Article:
FAIR Money dedicates itself to citizen anthropology, combining a commitment to objective observation with a highly opinionated, political stance that flows from the group’s understanding of and empathy with those who find themselves in difficult financial waters as a consequence of decades of organized redistribution of wealth to the most affluent and powerful in U.S. society.
Anna Bahr presents an analysis of the impact of Obama’s recent “Pay as You Earn” legislation, suggesting that it might really stand for PAY Extra. According to Bahr, “PAYE tends to save money only for those low-income borrowers who have incurred an unusually large federal debt.” Bahr offers a few examples of people with more usual loan amounts, who would actually pay more under PAYE than under current rules, because as they repay more slowly they will incur more interest on their outstanding loans.
According to Susan Dynarski and Judith Scott-Clayton, the FAFSA could consist of just 2 questions and more people would manage to go to college and stay there until they get their degree (The Cost of Complexity in Federal Student Aid).
I have a lot of other questions. For instance, what would happen then? Would we have more college grads with good jobs and solid prospects? Or would we have even more young adults with staggering educational debt and a hard time finding a halfway decent job? It’s instructive to consider the post-graduation realities laid out in It’s Official: The Boomerang Won’t Leave. According to that article, “more than half of recent college graduates are unemployed or underemployed, meaning that they make substandard wages, in jobs that don’t require a college degree.”
One last question: how do you fix that?
Maria Konnikova has an excellent article in the New York Times today, entitled “No Money, No Time: The Poor Are Under a Deadline that Never Lifts.” She sums up the experimental work of Sendhil Mullainathan and Eldar Shafir on the effects of poverty and works her way backwards to reality, applying their conclusions to the lives of the people at the bottom of the heap. In the lab, people in artificially induced states of poverty perform worse than people operating under conditions of abundance. Mullainathan and Shafir also conclude that they tend to solve for the present moment more–meaning they borrow, handicapping their future performance.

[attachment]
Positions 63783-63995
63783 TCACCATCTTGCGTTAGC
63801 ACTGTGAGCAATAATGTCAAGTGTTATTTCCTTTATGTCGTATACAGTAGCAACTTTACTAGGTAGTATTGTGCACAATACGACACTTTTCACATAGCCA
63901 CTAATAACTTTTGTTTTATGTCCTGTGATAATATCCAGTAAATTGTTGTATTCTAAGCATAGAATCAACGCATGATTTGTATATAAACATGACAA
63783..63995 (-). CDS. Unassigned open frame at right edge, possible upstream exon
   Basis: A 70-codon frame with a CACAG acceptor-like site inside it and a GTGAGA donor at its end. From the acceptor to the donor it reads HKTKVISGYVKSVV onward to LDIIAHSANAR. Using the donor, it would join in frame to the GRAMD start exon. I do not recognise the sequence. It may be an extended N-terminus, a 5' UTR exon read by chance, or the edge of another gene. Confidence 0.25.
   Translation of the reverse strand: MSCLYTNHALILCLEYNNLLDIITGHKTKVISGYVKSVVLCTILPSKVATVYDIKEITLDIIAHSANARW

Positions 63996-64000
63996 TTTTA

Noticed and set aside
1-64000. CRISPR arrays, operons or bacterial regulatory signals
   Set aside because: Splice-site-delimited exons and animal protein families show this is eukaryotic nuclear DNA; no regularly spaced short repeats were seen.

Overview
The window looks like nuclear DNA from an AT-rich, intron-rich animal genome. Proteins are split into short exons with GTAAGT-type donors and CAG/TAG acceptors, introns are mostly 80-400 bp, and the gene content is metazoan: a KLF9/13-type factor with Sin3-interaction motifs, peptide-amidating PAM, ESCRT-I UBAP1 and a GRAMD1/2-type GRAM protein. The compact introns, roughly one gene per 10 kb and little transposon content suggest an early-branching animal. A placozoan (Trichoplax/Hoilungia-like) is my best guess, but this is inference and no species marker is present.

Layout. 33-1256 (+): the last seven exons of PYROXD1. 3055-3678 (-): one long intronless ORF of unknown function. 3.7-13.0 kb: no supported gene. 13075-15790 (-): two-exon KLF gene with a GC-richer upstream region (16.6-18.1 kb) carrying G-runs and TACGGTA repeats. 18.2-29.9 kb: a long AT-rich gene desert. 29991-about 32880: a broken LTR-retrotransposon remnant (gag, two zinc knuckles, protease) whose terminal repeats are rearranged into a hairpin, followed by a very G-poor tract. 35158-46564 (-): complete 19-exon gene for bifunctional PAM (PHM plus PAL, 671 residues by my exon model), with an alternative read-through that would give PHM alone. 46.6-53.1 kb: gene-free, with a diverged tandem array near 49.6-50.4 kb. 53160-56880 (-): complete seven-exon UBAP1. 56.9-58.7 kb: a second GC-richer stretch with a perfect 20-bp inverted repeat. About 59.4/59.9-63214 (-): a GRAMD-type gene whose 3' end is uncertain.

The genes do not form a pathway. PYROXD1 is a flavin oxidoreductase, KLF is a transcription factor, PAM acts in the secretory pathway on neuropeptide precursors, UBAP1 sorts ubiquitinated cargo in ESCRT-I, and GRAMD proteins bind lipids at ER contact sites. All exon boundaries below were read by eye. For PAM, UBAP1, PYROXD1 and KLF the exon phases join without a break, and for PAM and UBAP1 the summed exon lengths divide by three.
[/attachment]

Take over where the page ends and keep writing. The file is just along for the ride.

Mullainathan and Shafir decompose poverty into three components: lack of money, lack of time, and lack of bandwidth (by which the mean the ability do dedicate sufficient mental resources to any given problem so as to make good decisions). Their argument is that a lack of money correlates with a lack of time in the real world, and that both conspire to reduce available bandwidth for decision-making.
Shafir recommends designing programs to reduce bandwidth demands and uses the FAFSA as an example:
“If I give people a very complicated form, it’s a big demand on cognitive capacity,” Mr. Shafir says. “Take something like the Fafsa” — the Free Application for Federal Student Aid — “Why is pickup for the low-income families less than 30 percent? People are already overwhelmed, and you go and give them an incredibly complicated form.”
To him, the obvious conclusion is to radically change our thinking. “Just like you wouldn’t charge them $1,000 to fill out a form, you shouldn’t charge them $1,000 in cognitive complexity,” he says. One study found that if you offer help with filling out the Fafsa form, pickup goes up significantly.
Interestingly, their work also seems to support one of the tentative findings from FAIR Money’s Payday loan study, that talking about one’s situation, even if only to a researcher who offered no comment, seemed to have an effect on decisions about how to handle one’s financial dilemmas. By paying people to participate in our study and talk about their situation, we paid them to take time to reflect, alleviating some of the pressure on two of those three dimensions of poverty.
The Economic Policy Institute calculates that in 2010, six members of the Walton family siphoning profits from the Walmart empire were together worth $89.5 billion. That amount of wealth is equal to the total value held by the bottom 41.5% of Americans, a staggering 48.8 million US households.
2014 marks the anniversary of LBJ’s War on Poverty. 50 years later, in a series on American hardship, Trip Gabriel writes about entrenched rural poverty in his article “50 Years Into the War on Poverty, Hardship Hits Back”. The article is a heartbreaking look at how government has failed the rural poor in Appalachia, a place where economic opportunities are scarce and roughly 47% of the population relies on social security as their only personal income. Their story reflects that of many, disenfranchised and disinvested in across the United States, as the Unconditional War on Poverty waned in popularity, leaving young people with little hope and few options. As Donald Bolden, quoted in the article, says, “‘Ain’t that a shame: I’m 30 years old and carrying my life around in a backpack.’”
Evan Mandery points out that so-called “legacy” preferences in college applications can be worth about 150 points on the SAT’s to the privileged applicant whose privileged parents got in to the elite schools before the competition got really stiff. I think non-legacies should start thinking about bringing suit for being excluded unfairly despite their own hard work.